Elysian Valley (AKA Frogtown)
Frogtown is a really long, skinny neighborhood neighborhood hidden between Elysian Heights (Echo Park) and the Los Angeles River. It is 2-4 blocks wide and 2.5 miles long. There is a 1 block band of industrial buildings along the river, and the rest of the neighborhood is primarily small single family homes and apartment buildings. In recent years a major bike/walking path has been created along the Los Angeles River, and it now functions as the main promenade for the neighborhood. Because of this cycling and cycling related businesses are prominent in the neighborhood.
The increasingly cool neighborhood has long been home to many artists and designers who used the industrial buildings for studio space. Artists Shepard Fairey, Mark Grohjahn, Thomas Houseago, and many others have opened studios there in recent years. The annual Frogtown Art Walk has drawn visitors from all over the city. The neighborhood used to be fairly isolated, but in recent years the new bike path along the LA River (as well as other river improvement projects) has brought renewed attention to the neighborhood and has created more demand for cafes, housing and resting places along the Los Angeles River. Parts of the neighborhood recently were rezoned from “manufacturing” to “commercial manufacturing” which makes regulatory room for high-density residences and retail.
The boundaries of Frogtown are the LA River to the north and east, Riverside Drive to the South, Fletcher Drive to the west. To the north of the river you will find Atwater Village across the river you will find Atwater, Glassell Park, Cypress Park, Mt. Washington. Also nearby is Silver Lake, to the south-west.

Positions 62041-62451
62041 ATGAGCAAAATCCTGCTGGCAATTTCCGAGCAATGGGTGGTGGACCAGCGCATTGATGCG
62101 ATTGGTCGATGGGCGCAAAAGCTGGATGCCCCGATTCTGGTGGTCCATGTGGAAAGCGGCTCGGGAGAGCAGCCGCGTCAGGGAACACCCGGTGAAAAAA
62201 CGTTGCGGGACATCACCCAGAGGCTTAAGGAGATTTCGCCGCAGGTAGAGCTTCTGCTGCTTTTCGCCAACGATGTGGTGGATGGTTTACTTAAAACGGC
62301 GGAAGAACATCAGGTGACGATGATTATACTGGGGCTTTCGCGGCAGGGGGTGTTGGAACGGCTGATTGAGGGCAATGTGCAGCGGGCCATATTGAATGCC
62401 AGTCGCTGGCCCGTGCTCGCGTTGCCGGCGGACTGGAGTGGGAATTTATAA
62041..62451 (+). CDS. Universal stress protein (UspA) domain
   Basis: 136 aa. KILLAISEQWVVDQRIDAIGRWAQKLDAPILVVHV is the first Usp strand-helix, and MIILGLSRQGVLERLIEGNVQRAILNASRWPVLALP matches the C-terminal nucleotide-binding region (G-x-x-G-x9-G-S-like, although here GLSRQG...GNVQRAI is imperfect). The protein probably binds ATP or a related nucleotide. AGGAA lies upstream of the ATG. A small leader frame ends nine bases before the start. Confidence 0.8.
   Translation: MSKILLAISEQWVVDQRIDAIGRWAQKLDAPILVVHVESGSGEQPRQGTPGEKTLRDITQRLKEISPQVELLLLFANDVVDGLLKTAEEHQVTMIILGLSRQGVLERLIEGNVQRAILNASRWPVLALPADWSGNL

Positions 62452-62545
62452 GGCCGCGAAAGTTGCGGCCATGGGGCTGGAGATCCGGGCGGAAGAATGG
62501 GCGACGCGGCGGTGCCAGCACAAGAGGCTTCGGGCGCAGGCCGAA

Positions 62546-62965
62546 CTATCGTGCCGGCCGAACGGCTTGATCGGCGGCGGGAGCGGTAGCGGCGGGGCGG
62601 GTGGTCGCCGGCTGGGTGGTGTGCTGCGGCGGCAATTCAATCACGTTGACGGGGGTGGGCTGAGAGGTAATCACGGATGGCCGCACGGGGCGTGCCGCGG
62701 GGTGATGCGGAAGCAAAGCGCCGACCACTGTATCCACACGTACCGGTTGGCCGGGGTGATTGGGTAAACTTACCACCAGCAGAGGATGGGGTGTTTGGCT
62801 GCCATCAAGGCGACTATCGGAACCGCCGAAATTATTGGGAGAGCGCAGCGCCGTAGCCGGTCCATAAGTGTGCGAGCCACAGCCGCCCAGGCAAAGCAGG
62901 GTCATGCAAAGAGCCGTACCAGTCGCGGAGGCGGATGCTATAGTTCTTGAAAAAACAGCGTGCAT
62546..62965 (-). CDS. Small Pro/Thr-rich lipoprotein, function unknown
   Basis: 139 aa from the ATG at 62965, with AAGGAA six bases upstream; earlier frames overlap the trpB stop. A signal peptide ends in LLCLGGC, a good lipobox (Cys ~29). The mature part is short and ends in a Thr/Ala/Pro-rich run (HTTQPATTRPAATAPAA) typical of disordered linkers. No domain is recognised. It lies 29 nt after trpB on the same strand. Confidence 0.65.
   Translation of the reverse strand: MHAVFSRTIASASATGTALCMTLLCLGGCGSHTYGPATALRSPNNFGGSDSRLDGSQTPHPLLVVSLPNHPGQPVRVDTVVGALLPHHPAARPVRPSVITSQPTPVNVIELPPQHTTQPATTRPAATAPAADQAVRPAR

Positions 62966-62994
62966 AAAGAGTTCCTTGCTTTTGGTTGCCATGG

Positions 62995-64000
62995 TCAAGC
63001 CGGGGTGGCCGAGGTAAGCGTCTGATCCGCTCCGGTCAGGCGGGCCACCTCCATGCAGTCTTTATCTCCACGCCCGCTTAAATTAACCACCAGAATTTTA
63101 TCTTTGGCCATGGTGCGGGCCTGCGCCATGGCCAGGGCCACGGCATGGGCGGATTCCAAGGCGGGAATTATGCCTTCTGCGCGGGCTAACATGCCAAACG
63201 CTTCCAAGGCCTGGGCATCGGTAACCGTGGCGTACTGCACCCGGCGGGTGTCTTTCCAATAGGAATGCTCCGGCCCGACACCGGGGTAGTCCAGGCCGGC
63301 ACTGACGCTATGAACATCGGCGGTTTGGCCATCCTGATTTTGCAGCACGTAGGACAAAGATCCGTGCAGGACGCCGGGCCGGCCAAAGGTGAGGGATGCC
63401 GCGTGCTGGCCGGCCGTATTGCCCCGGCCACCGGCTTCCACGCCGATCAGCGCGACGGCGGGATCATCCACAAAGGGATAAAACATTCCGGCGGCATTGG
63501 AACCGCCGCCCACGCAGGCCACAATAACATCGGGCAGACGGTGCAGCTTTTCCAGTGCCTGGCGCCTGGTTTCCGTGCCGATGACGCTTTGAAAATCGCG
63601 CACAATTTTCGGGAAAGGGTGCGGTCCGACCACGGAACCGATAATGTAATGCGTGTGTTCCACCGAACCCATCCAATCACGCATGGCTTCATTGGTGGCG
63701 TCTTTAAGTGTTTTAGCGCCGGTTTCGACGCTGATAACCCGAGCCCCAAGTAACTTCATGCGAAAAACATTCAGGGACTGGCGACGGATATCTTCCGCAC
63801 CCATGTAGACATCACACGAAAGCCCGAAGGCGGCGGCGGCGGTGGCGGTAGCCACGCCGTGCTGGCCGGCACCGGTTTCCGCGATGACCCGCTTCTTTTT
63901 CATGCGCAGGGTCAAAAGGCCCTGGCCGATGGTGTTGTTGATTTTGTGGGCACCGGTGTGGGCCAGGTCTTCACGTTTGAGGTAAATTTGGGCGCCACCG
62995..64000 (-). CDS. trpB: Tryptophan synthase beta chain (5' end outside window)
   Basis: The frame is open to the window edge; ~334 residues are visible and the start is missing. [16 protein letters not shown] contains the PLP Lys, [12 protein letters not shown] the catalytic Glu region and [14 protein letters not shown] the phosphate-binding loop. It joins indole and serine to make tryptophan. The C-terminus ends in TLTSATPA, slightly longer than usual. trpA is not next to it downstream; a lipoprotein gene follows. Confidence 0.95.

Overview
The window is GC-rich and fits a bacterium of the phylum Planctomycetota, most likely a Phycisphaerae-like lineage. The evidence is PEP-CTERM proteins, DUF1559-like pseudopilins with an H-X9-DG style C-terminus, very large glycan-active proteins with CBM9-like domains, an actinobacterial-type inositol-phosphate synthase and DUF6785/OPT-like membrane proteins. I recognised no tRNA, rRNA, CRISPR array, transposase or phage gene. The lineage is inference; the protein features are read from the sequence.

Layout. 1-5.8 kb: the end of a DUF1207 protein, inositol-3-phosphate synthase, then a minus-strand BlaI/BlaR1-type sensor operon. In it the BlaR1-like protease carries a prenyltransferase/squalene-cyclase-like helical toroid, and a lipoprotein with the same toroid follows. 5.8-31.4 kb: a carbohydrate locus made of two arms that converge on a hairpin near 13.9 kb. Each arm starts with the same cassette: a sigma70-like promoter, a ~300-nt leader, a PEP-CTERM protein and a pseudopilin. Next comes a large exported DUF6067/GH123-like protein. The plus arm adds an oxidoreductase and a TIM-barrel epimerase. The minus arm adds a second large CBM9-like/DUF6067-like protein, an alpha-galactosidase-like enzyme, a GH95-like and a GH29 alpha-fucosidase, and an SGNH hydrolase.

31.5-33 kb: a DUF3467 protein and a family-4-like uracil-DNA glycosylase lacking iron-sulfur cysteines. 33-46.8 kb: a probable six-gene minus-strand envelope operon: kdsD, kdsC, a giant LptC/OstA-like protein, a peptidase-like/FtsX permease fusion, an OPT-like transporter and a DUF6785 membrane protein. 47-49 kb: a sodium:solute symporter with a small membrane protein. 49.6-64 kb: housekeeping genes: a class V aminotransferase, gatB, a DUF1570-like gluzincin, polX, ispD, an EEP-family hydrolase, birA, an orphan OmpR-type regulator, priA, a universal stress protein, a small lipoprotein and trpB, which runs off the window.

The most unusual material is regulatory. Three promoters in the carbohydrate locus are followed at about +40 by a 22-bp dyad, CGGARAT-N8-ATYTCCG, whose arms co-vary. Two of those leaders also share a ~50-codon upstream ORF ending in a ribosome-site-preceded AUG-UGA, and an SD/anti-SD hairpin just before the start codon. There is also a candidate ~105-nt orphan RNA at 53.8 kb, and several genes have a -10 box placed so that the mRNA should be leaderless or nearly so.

Approx. 7,770+ people live in the .79 square mile neighborhood. In the 2000 census the neighborhood was 61% Latino, 25.6% Asian, 9.7% White, 1.1% black.
WHERE TO EAT, DRINK, HANGOUT IN FROGTOWN
Apartments under construction along the bike path. More to come.
Lots of frog murals everywhere.
Huge drifts of Matilija poppies growing along the path.
The Los Angeles River
In 2014, Army Corp of Engineers recommended the larger 1 Billion dollar proposal to revitalize the Los Angeles River. While some of that funding is still being sought it is clear that there is a lot of change coming to the LA River corridor. Plans include parks, bike paths, habitat, access to the water, and a lot of economic revitalization. A number of projects are slated for the section of the river located between DTLA and Elysian Valley.
Below is a collage from the Greenway 2020 proposal to make the LA River more accessible.
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